In July 2018, the Commission launched the Australian Mental Health Leaders Fellowship (the Fellowship).

The prestigious Fellowship was developed and led by the National Mental Health Commission and funded by the Australian Government.

The Fellowship incorporates a mix of experiential learning, reflective practice and group activity supported by expert facilitators, coaches and mentors. The educational content is designed and delivered by the University of Melbourne and includes mentors sourced from a pool of experienced health managers and leaders.

The Fellowship is the first program of its kind in Australia, designed to meet the needs of emerging leaders with a passion and commitment to mental health. The first cohort of 20 participants commenced in July 2018, and a second cohort of 20 participants in October 2018. Both the first and second cohorts graduated on 2 April 2019. The third cohort is scheduled to commence in July 2019.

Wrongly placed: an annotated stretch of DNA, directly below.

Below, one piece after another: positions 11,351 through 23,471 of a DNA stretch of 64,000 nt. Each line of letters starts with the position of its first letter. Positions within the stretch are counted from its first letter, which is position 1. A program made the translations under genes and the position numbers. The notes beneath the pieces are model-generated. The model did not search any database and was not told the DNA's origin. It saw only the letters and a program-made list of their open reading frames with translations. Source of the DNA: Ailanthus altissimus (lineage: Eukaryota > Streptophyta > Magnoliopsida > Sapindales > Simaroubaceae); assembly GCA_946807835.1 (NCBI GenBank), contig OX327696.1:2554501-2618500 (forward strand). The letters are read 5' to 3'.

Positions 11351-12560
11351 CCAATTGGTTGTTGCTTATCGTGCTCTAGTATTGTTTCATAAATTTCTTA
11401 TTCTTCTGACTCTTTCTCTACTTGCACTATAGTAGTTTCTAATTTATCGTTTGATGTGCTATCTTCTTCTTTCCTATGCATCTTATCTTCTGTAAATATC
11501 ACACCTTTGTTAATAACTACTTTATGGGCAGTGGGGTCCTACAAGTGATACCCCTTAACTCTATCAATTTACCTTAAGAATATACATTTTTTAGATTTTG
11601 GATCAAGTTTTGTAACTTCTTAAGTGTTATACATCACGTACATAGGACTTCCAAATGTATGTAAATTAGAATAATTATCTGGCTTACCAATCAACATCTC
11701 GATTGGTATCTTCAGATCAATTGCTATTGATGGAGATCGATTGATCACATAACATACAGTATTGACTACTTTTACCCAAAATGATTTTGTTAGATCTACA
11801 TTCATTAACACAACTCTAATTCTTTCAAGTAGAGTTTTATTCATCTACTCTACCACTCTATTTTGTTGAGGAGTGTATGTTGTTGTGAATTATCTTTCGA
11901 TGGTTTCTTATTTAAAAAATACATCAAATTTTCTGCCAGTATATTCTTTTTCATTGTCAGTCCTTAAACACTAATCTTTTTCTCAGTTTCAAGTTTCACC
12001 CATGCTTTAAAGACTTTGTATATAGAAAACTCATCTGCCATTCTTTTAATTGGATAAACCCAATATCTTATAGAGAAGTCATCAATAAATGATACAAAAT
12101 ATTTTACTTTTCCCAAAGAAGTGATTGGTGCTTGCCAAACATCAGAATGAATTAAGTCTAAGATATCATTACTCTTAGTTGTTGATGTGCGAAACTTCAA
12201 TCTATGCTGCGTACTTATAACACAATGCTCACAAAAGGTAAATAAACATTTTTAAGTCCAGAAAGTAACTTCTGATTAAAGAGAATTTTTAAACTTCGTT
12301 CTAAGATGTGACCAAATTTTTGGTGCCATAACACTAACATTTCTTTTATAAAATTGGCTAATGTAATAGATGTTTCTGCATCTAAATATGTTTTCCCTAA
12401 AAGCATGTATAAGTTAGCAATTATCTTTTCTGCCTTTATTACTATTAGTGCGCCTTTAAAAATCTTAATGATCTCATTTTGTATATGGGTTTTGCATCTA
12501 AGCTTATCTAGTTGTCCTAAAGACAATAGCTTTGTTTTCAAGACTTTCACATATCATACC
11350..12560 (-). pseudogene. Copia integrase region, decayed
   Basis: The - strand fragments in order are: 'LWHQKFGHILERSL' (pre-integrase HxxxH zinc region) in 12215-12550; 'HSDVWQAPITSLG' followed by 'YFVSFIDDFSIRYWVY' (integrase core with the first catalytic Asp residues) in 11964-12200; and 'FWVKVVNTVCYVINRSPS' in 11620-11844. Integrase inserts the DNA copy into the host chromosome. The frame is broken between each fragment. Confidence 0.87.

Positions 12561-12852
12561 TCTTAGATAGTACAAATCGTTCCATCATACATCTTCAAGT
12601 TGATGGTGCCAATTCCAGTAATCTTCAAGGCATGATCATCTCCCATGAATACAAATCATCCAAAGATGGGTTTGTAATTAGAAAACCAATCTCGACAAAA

Productivity Commission inquiry

The Commission recommended the Productivity Commission undertake an inquiry into the social and economic benefits of improving mental health. It was seen as an important step to ensure investment in mental health is efficient and effective, and achieves the best possible outcomes to enable people to live a contributing life. The focus of the inquiry aligns with the Commission’s Contributing Life Framework, which acknowledges the social determinants of good mental health, and the ambition that individuals can lead ‘contributing lives’.

The Productivity Commission inquiry into the role of improving mental health to support economic participation and enhancing productivity and economic growth was announced in October 2018.

The Commission provided a written submission and is working with the Productivity Commission throughout the process to ensure the inquiry results in positive change so that all Australians can lead contributing lives. The Commission’s submission is available on our website.

Mentally Healthy Workplace Alliance